I later built a breakfast room, with six windows and a little table. This is where we eat all our meals, looking out on the pond and the garden. Our completed house is about 1,700 square feet, and it is our pride and joy. Often, people will drive by and ask if the cabin is for sale, but we love our home, so we won’t even give them a price.

Apples and Other Necessities

When we bought the property, Doris was a nurse, and I taught high school wood shop, but several years ago we both retired. We had worried about our retirement for years because we had very little savings, but I’m happy to report that it’s going great!

We’re spending our days not traveling or golfing, but just enjoying our home. We do go into town twice a week for church, and occasionally we go to the store to buy staples, such as cleaning supplies, but we don’t do much grocery shopping because we raise just about everything we eat. Our half-acre garden produces a variety of fresh vegetables from early spring through late fall, and then we can, freeze and dry for winter. We also raise strawberries, black raspberries, blackberries and grapes, which we freeze or make into jams and jellies.

For meat, Mother Nature provides a bounty of deer, rabbit and squirrel, and we have a small pond for fish. Our trees keep us well supplied with nuts and fruit — we have black walnuts, hazelnuts and pecans, as well as apples, peaches, pears, plums and cherries.

Most of our household water comes from a deep well on the property, but a spring also is available if we need it. We use a log springhouse to store our apples, potatoes and other items for off-season use. We also freeze and dry the apples from the dozen apple trees in our orchard, and we use them to make cider.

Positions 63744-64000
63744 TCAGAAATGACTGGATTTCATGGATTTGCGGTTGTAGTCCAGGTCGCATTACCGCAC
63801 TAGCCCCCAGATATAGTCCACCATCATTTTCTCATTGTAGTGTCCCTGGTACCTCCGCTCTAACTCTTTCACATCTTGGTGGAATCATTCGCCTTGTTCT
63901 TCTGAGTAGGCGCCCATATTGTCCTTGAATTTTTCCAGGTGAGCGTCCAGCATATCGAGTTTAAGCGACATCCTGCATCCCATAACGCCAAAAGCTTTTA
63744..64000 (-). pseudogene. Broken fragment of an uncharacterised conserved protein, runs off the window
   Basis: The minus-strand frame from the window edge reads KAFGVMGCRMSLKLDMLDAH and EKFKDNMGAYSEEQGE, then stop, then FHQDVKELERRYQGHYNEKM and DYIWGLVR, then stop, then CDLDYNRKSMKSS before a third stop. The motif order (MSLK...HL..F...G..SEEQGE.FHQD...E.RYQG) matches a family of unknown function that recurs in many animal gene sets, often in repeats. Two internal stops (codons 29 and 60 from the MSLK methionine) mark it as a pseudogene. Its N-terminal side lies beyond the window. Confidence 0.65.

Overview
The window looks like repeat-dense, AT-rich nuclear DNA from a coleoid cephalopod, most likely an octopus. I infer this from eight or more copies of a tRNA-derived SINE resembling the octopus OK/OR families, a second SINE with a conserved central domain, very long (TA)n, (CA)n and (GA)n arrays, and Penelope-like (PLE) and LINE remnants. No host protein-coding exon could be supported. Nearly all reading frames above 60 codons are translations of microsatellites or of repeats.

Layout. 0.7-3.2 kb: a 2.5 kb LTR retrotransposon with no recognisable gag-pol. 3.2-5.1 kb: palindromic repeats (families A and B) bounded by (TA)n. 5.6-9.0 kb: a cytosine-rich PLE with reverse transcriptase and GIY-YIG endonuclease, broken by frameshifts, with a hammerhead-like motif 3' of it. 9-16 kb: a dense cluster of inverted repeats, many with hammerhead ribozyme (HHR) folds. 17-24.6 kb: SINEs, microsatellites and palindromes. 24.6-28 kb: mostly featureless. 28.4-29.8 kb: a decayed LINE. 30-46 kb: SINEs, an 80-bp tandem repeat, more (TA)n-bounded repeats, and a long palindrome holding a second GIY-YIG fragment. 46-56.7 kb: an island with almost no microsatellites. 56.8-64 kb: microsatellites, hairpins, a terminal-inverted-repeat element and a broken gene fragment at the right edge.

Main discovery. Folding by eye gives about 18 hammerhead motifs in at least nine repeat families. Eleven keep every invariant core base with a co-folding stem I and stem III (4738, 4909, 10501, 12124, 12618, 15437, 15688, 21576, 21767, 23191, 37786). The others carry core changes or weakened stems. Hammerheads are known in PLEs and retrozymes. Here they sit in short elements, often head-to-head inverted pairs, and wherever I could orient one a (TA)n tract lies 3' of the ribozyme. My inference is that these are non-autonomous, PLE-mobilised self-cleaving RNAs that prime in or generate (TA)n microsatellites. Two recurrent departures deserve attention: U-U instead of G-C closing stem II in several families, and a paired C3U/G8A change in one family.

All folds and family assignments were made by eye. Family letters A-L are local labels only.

A friend gave me an old cider press that he said had been in his barn for 40 years. Well, I repaired the press, and now I’ve used it for another 30. We pull it out every year when the apples are ripe.

Most of the cider you get at the market has been watered down, but real apple cider is delicious. When you make your own, the trick is to use a mix of apples. If you use a sweet apple, it’s too sweet, and if you use a sour apple, it’s too sour, so you need a combination of both.

To store our cider, we put several gallons into milk jugs and put them in the freezer. But if you let cider sit for a while at room temperature, it’ll be hard cider, and if you let it sit a little longer, it’ll be apple cider vinegar. We do that on occasion so we have vinegar for cooking.

Whittling and Woodcrafts

From early spring to late fall, we spend our time gardening and laying in a good supply of wood. In winter and during bad weather, Doris spends her time reading, sewing and tending to a small greenhouse full of flowers. She likes to sit at night and cross-stitch, and while I enjoy reading, it wasn’t enough to keep me occupied, so I took up woodcarving.

I’ve always whittled — just sitting down and making shavings off of a stick, but when I got more serious about it, I bought a book on woodcarving and a few knives. I’ve gotten better as I go along, and now I do all the frames for Doris’ cross-stitching, as well as some fun woodcarvings and quite a bit of rustic furniture.

The wood is easy to find because I’ve cut some trees from our land. Three or four walnut trees were too close to my garden, so I cut those down and store the wood in the top of the barn, which works just like a dry kiln. Friends give me cedar, pine, poplar and other types of wood. Another friend gave us an old log cabin, and we moved it onto the property so I could use it as a woodworking shop. I make most of the furniture with red cedar harvested from the farm. Our crafts are not sold, but we give them to family and friends, and some of the furniture goes to our church. I always give these things away because I’m retired, and if you sell them, you’re working.

We love the freedom and peacefulness of our life here. We’ve got a big front porch, so we do a lot of rocking. I’ve built four or five rockers for the porch, and we also have a swing. We spend a lot of time out there — I don’t see how people live without a front porch. Where do their dogs sleep?